My objection lies in the fact that you write in a very well read organ of the press, and i just feel that there can be a self-fulfilling prophecy element to all this, who knows, Jan Pociatek might be re-reading his economics syllabus in the evenings and taking notes as we speak :) If central europeans are starting to be branded as the black sheep they might start acting more like the part. The nationalism should be channeled in the country doing well and being proud, not through rejecting foreigners and taking the antieuropean huff ego-trip type of approach (e.g. tories)


"Thank you again for your very comprehensive comments. I would be glad to discuss this again in a few months time--and I hope for Slovakia's sake that my pessimism proves unfounded.

Edward"

Me too I am in London often, and would love to have a coffee and hear more, i am on george@geneza.com

Business is fine but politics is more stimulating a pursuit :)

Ending I would also say that the new european countries are tired, they have struggled and their middle-aged voting generations were locked in massive historical upheavals and free votes have large swathes of the population engaging in sequential protest votes about the massive gaps in living standards between the haves and have nots.

There are many people that feel they are too old to learn new tricks to participate in the new wealth, its wild west in some places and envy has set in these mostly egalitarian societies (whatever you think of communism artificially it created a kind equality that is lacking now. Especially when you see 19 year-old dodgy insurance salesmen with Mercedes and doctors in Skodas) Corporate thugs like Provident Financial (notorious in the UK are also firmly established)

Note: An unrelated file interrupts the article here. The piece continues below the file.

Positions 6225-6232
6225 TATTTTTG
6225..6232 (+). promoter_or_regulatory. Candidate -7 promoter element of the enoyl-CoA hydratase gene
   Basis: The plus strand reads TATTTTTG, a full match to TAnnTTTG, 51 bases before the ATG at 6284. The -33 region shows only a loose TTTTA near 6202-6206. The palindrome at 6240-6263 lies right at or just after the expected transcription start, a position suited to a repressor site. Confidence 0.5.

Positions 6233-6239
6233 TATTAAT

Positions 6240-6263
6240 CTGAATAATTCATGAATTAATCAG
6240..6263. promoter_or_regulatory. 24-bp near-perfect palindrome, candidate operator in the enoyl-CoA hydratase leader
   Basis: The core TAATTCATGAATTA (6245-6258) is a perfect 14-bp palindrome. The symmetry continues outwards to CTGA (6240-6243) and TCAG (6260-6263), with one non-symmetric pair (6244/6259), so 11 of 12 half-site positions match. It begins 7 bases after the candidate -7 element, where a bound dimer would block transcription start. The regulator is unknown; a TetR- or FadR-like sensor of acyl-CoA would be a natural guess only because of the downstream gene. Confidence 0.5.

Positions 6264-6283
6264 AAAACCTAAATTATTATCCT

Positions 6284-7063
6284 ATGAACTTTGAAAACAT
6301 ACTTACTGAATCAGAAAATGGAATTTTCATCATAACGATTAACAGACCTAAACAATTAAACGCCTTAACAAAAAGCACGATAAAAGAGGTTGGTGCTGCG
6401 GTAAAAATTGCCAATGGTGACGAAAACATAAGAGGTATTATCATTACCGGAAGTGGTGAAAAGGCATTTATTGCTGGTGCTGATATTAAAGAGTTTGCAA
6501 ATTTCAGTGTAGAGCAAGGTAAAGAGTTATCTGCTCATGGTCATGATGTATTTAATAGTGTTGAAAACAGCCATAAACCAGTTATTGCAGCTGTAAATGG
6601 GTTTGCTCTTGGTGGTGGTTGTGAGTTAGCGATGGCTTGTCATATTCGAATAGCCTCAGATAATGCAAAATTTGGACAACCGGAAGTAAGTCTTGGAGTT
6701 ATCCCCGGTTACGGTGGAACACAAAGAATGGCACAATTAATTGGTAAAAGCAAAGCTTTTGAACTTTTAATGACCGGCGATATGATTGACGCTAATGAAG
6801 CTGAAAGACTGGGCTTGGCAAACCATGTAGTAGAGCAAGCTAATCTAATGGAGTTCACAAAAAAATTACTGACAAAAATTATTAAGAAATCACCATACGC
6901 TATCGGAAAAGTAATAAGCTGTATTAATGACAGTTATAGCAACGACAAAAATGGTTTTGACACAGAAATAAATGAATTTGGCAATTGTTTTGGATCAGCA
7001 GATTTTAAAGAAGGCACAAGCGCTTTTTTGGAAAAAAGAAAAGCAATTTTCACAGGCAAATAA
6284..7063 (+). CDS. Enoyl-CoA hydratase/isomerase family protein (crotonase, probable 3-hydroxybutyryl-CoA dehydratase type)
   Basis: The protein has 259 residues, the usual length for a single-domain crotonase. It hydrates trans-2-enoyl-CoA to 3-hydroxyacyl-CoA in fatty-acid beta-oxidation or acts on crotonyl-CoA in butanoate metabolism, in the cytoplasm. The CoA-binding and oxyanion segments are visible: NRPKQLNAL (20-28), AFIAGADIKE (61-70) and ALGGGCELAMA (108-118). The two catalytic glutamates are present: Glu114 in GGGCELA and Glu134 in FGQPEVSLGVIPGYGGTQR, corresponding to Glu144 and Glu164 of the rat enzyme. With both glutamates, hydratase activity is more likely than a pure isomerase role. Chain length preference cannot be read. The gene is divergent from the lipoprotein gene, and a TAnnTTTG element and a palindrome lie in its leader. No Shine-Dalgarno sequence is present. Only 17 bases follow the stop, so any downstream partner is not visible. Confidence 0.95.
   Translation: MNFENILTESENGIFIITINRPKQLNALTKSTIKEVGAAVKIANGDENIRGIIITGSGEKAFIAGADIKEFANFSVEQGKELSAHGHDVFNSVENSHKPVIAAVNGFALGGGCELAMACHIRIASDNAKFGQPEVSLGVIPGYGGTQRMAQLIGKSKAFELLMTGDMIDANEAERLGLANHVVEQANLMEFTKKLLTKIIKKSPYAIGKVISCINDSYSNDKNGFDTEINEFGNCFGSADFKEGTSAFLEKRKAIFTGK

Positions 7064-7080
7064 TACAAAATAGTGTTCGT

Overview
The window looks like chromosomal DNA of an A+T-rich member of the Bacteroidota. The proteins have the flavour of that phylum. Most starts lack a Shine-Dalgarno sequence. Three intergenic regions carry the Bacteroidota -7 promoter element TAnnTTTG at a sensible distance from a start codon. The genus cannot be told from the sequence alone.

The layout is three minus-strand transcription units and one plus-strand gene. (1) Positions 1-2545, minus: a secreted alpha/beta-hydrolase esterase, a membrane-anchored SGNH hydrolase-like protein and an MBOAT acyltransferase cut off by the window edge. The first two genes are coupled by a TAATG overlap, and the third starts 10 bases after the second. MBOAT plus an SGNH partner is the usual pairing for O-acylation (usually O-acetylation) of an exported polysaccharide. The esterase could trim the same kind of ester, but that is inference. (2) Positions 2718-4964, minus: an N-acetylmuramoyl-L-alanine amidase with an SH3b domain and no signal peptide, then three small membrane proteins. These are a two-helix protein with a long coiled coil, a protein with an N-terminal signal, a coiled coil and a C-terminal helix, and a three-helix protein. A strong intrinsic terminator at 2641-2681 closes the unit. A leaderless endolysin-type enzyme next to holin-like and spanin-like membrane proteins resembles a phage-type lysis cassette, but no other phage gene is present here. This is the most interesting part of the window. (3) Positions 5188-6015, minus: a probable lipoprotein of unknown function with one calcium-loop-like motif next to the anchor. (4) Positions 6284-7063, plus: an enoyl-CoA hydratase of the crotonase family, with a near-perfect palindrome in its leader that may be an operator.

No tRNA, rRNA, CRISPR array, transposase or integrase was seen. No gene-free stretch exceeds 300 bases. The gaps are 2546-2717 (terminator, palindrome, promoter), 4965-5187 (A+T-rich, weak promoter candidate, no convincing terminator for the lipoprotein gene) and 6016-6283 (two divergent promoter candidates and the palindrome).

A good question these world weary people ask is "what does the EU want from us in return" about accession, in the sense that they suspect horrible backroom deals that have negotiated away my healthcare for those BMWs to start popping around everywhere. And in a narrow or temporary sense they are right in places. There are big losers in this game, and when you are 55 what are you to make of advice like re-train and become a dynamic IT consultant and work designing databases.. It happened with the miners in UK, and in the end even Thatcher gave them a pension through sickness benefit distributed liberally in the mining towns (aka hobbling).

Lets be honest, some people will bethrown in the dustbin of society to build the new competitive tatra tiger. there is no such thing as a free lunch!

Pawel Dobrowolski said...

Edward,

The problem of a PO/PIS coalition revolves not around leaders, but about two distinct paths of development that Poland can take.

Poland has the choice of becoming more like UK, Holland, and the US, or more like France, Italy and Russia.

My friend Pawel Szalamach believes that the state should own and control a large financial conglomerate such as PZU. I belive that the sooner we privatize PZU the better.

Pawel